Project Reality Check #14: Death of a Project

by Gary Monti on March 22, 2011

The death of a promising project is jarring. It may open the door to opportunity. It may also lead to more problems. Which path is illuminated depends upon what the stakeholders, including team members, choose to do with the pain.


The stages of grief – denial, anger, bargaining, depression, and acceptance – are known by many. What isn’t commonly known is individuals have the ability to refuse to go through them and simply stay stuck at one stage. This can be seen at funerals and wakes.

There are those who lack any significant response and their turn in the pit of unfairness of life will come with some other event. Others are shattered and will need time to put the pieces back together in a way that puts the loved one’s death in perspective by incorporating something of the deceased’s spirit in moving forward in a significant, positive way. Still others who experience grief simply want to go “back to sleep,” get through the situation, and return to a monotonous sense of security that can be shortsighted, numb, and insensitive causing a walling off to occur along with stunted growth.

Keep the somber images above in mind when doing lessons-learned on a promising project that somehow failed, and failed dramatically to everyone’s surprise. There is nothing magical about lessons learned. If they are to be beneficial each stakeholder and team member involved must put some piece of themselves into the process and risk being transformed.

Robust Lessons Learned

What can help is changing the way lessons learned are performed. This can be done through resilience engineering (RE), steeped heavily in chaos and complexity theory. Two concepts from RE that help are “robust” and “resilient.” They can be used as lens for placing value on contributions to lessons learned.

Traditionally, a robust approach is used. Here “robust” means the ability for the system, as it is, to respond to change, especially threatening change. The overall structure of the system does not necessarily change. As is, the system changes tactics based on the threat being projected. This sounds pretty good. There is a trap present, though. An example may help.

Imagine a downsized company with resources stretched thinner and thinner having avoided major catastrophes on the last few projects. It is natural for phrases such as “best of breed, lean-and-mean, etc.” to start getting bandied around. With the lessons learned from each project a growing sense of false confidence can develop, one that leads to a “going to sleep” as to how close to the edge the team actually is. Suddenly – BANG! –  a high profile project starts falling apart and a chain reaction of failure sets in moving at the speed of sound. What makes matters worse is nothing turns up when doing root cause analysis to determine where a fix is needed. No matter how hard everyone tries, workarounds have no impact or the workarounds make matters worse.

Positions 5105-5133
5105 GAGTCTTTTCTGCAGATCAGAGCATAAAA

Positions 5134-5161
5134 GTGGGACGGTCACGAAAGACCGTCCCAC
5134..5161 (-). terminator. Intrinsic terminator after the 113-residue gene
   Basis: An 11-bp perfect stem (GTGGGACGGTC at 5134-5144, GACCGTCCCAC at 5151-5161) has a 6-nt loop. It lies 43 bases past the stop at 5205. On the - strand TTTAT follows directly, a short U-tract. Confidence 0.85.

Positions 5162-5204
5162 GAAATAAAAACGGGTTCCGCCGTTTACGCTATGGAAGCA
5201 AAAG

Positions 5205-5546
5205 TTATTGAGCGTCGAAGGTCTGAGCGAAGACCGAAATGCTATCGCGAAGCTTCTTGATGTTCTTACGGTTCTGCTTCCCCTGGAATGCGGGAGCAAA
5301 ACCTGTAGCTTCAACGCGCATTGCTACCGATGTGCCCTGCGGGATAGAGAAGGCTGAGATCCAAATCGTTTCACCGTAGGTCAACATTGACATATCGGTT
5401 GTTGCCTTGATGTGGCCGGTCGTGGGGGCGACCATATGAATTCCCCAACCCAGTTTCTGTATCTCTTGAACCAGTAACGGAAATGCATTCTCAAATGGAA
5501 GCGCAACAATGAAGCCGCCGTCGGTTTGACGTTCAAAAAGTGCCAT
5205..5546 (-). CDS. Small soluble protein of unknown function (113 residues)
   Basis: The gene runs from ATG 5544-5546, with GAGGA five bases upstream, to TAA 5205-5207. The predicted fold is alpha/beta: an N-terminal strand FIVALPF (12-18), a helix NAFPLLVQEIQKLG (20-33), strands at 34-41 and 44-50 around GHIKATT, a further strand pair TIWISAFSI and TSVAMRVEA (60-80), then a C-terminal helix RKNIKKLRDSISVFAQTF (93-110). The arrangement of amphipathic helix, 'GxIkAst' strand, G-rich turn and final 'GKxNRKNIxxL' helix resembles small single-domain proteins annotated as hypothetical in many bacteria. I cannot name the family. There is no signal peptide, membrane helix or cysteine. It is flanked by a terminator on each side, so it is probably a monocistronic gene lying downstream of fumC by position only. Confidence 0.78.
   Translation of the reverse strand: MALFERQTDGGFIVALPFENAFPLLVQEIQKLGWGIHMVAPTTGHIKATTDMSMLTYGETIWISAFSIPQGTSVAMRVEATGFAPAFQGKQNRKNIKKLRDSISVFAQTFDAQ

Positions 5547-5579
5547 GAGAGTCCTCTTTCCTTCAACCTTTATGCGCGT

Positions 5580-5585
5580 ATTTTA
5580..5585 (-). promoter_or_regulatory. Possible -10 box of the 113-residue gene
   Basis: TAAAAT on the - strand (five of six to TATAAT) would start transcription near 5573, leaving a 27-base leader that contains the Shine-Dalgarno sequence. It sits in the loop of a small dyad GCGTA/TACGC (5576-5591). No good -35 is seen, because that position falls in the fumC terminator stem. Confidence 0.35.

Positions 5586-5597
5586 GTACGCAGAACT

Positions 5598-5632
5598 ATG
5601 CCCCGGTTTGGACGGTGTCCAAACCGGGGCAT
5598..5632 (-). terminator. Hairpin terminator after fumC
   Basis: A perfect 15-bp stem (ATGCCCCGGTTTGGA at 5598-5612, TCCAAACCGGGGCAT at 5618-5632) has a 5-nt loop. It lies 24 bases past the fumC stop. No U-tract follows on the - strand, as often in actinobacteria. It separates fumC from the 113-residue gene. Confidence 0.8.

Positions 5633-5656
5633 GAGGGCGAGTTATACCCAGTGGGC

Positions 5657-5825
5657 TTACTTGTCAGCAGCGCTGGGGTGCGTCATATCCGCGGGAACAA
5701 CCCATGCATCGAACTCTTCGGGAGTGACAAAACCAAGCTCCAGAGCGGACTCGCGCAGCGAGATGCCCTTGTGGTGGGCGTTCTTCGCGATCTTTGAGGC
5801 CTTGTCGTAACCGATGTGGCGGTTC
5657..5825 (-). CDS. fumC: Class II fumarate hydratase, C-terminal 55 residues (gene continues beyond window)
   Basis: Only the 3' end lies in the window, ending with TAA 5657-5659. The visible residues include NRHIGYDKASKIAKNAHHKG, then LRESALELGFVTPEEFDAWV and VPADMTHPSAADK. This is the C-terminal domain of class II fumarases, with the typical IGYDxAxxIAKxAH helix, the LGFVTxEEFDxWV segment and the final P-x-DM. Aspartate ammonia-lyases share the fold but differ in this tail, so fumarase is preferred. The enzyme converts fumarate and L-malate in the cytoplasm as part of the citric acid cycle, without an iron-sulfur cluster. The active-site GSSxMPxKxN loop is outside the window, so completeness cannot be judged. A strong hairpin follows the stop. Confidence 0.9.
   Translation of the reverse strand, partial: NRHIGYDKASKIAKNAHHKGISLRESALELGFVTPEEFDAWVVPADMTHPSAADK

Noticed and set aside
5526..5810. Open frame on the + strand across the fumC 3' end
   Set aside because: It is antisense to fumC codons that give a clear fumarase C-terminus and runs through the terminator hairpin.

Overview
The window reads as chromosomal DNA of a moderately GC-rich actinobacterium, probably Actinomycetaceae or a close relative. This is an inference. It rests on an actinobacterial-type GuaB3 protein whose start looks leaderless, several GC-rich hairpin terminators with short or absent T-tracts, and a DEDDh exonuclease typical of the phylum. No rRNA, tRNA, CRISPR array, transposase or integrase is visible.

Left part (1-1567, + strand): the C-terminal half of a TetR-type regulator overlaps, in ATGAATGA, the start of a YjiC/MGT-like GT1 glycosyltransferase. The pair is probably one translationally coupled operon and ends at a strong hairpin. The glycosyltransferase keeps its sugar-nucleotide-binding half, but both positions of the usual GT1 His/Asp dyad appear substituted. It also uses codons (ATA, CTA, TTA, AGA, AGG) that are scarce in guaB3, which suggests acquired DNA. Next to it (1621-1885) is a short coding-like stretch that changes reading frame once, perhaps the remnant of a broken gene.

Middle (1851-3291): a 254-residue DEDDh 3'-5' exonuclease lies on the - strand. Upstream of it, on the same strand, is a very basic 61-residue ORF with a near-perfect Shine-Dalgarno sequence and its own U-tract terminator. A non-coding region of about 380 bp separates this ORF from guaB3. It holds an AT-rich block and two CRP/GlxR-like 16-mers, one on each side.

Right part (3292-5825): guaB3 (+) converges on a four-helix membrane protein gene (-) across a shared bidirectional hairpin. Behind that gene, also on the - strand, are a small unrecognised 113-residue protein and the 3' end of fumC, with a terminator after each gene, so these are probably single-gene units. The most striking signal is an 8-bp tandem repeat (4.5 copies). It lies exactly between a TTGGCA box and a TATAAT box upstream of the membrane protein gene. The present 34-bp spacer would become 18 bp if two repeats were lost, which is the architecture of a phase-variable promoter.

A Paradoxical Approach: Resilient Lessons Learned Ahead of Time

A better approach to lessons learned on the previously successful projects would be through resilience. As used here, resilience asks and answers the questions, “What is the nature of success? How can we sustain it? How close to the edge are we? Can we adapt? If we do, how must we change our structure and the way we do work?” Done properly, this approach to lessons learned helps puncture the false confidence and leads to a more sober, positive approach to building for sustained success. In the example this would lead to addressing human capital well in advance of the catastrophe. The paradox, then, is lesson learned would be performed BEFORE the next high profile project began in an attempt to avoid the catastrophe.

In closing, there is one key difference between the robust and resilient approach. Rather than root cause analysis the resilient approach examines the socio-technical complex present in the organization. It looks to see where everyone is “drinking the Kool-Aid” and a collective march towards the edge is occurring while everyone believes success is just understood to occur.

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